Rising raw material prices and fuel costs, new regulatory pressures and adapting their businesses to meet environmental concerns represent a daunting cocktail of challenges for soft drinks companies to cope with. And, Annette Farr writes, while the soft drinks industry has a reputation for resourcefulness and adaptability, the current conditions look set to stretch this to the limit.

If there's something that soft drinks producers pride themselves on, it is their ability to respond quickly to the challenges they face. In recent times, this has meant addressing the obesity problem, developing natural and healthy drinks for today's health-conscious society, seeking out and bringing to market exciting new ingredients and flavours, and staying on course - quite literally keeping their heads above water - during the worst British summer since records began.

There have been regulatory pressures too, notably the smoking ban and restrictions on advertising and selling soft drinks in schools. Meanwhile, companies have had to respond to environmental concerns by making significant changes to the way they manufacture, package and distribute their products.

Commenting on the recently published 2008 UK Soft Drinks Report, Jill Ardagh, director general of the British Soft Drinks Association, said: "While 2007 was undoubtedly a challenging year for the industry, the growing focus on health and well-being presented new opportunities. Drinks providing natural refreshment alongside those offering functional benefits hit the mark. Health and well-being should continue to be key drivers of growth in the UK soft drinks industry. 61% of soft drinks are now low calorie or no added sugar and this trend is set to continue."

Innovation has focused on providing added value, for example through the addition of extra vitamins, minerals and other nutritious ingredients, and the use of natural and fresh fruits and flavours, many with a functional proposition. And, at a corporate level, companies are actively addressing climate change issues, switching to lighter weight packaging concepts, using recycled material and monitoring their carbon footprints.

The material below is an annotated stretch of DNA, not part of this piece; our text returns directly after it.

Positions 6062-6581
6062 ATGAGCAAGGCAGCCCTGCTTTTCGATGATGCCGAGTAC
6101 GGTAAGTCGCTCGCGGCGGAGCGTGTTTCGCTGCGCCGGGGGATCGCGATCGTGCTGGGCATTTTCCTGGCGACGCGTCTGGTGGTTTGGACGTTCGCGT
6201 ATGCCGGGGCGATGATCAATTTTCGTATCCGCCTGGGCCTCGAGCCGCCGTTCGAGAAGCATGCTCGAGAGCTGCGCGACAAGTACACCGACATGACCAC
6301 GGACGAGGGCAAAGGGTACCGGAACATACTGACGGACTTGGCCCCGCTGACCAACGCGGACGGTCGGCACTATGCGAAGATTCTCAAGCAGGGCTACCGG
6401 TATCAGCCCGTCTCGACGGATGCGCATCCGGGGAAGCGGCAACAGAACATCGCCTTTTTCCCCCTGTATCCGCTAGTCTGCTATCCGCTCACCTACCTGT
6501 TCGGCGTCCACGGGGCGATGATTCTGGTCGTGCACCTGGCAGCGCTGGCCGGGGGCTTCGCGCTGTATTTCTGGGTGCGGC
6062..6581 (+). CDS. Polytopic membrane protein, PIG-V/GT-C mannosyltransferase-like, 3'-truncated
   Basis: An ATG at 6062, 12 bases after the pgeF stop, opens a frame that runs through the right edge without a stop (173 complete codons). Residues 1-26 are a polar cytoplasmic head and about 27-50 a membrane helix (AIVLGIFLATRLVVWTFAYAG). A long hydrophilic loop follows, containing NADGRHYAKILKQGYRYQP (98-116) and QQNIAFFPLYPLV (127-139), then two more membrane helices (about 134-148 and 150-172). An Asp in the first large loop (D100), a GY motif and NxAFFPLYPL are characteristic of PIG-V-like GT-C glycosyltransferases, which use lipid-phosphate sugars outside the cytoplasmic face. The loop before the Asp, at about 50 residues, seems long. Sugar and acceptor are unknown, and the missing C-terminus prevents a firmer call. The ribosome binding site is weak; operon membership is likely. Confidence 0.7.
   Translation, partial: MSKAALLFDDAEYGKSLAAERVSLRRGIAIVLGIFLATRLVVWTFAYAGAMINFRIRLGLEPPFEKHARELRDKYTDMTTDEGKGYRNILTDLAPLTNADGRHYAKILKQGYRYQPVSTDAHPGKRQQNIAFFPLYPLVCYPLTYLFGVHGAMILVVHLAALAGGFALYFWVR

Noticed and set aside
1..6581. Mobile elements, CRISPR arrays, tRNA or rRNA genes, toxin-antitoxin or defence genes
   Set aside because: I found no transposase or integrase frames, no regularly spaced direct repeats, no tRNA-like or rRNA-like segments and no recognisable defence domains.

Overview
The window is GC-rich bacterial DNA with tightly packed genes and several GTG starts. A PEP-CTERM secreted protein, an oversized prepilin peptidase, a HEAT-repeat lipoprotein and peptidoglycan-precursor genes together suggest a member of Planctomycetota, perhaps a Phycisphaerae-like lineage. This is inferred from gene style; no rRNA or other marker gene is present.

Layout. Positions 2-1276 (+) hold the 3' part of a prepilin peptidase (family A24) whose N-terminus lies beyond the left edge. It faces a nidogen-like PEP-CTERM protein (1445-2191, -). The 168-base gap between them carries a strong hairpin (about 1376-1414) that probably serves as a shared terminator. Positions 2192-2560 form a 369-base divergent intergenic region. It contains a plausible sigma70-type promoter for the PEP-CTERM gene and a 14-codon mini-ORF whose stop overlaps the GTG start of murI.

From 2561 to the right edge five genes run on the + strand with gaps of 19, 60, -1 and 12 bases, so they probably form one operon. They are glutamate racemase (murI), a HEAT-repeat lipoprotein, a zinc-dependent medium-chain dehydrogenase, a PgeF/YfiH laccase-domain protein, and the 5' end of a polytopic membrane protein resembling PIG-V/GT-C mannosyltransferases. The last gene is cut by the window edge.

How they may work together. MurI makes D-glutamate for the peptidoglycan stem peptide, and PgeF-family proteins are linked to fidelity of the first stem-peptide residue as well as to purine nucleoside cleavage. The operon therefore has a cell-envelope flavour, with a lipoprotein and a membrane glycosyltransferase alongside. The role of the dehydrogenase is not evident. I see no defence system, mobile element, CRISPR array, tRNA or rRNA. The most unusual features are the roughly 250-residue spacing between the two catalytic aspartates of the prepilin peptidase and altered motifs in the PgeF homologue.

Now there is a new global challenge: rising food prices. Due to a combination of poor harvests, leading to shortages in commodity markets and fierce competition, it is being reported that a typical family's weekly shopping bill in the UK has increased by 15%.

Mounting fuel costs are exacerbating the situation. According to the Road Haulage Association's Jack Semple, fuel costs now account for 40% of UK companies' operating costs, and as a result "fundamentally sound businesses face going bust". Companies and consumers alike are going to have to budget carefully and cut back on the luxuries in life.

Last year, smoothies outperformed all other categories of soft drinks, growing by 44%. These are premium healthy drinks, priced accordingly, which are bought because they not only taste good but are also good for you. Indulgent drinks, unashamedly aimed at offering a treat for consumers, have appeared. The number of 100% juice drinks has swelled with many manufacturers switching to the use of natural flavours and fresh ingredients. All these initiatives come at a price.

As raw material costs rise, along with energy and distribution costs, will soft drinks producers be able to provide consumers with affordable, healthy and natural drinks?

The leader in the UK smoothie market, innocent, says compromising on quality is not an option and that everyone in the market is facing similar challenges. "Consumers see value both in terms of quality and price. We feel we've got the right balance here," says Giles Brook, innocent's commercial director. "At innocent we are absolutely certain on what specific varieties of fruit we use. And this won't ever change."

Brook adds: "It does mean we are looking really hard across our entire business to see where any savings might be made, from ensuring the lorries are always full when they move stock around, to ordering stuff ahead of time at a particular price, to challenging ourselves on whether each purchasing decision is a good one. Sometimes good decisions for the environment are also good financial decisions, for example investing in research so we can lightweight our packaging and therefore buy less raw material. Consumers have consistently shown us that they are prepared to pay, if they believe they are getting good value and those products are convenient and healthy."

As uncertainty around the economic climate continues, giving consumers value for their money will be the challenge for 2008.